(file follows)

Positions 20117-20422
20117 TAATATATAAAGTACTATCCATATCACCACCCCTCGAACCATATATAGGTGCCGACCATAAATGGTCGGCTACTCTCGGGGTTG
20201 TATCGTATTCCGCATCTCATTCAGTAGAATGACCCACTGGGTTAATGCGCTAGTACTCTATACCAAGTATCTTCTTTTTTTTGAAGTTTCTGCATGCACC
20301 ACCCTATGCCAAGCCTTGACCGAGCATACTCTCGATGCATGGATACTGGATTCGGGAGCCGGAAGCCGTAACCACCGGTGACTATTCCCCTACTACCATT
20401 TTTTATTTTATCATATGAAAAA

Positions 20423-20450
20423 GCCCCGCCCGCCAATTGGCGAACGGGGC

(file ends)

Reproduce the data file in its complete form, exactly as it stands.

Positions 20117-20422
20117 TAATATATAAAGTACTATCCATATCACCACCCCTCGAACCATATATAGGTGCCGACCATAAATGGTCGGCTACTCTCGGGGTTG
20201 TATCGTATTCCGCATCTCATTCAGTAGAATGACCCACTGGGTTAATGCGCTAGTACTCTATACCAAGTATCTTCTTTTTTTTGAAGTTTCTGCATGCACC
20301 ACCCTATGCCAAGCCTTGACCGAGCATACTCTCGATGCATGGATACTGGATTCGGGAGCCGGAAGCCGTAACCACCGGTGACTATTCCCCTACTACCATT
20401 TTTTATTTTATCATATGAAAAA

Positions 20423-20450
20423 GCCCCGCCCGCCAATTGGCGAACGGGGC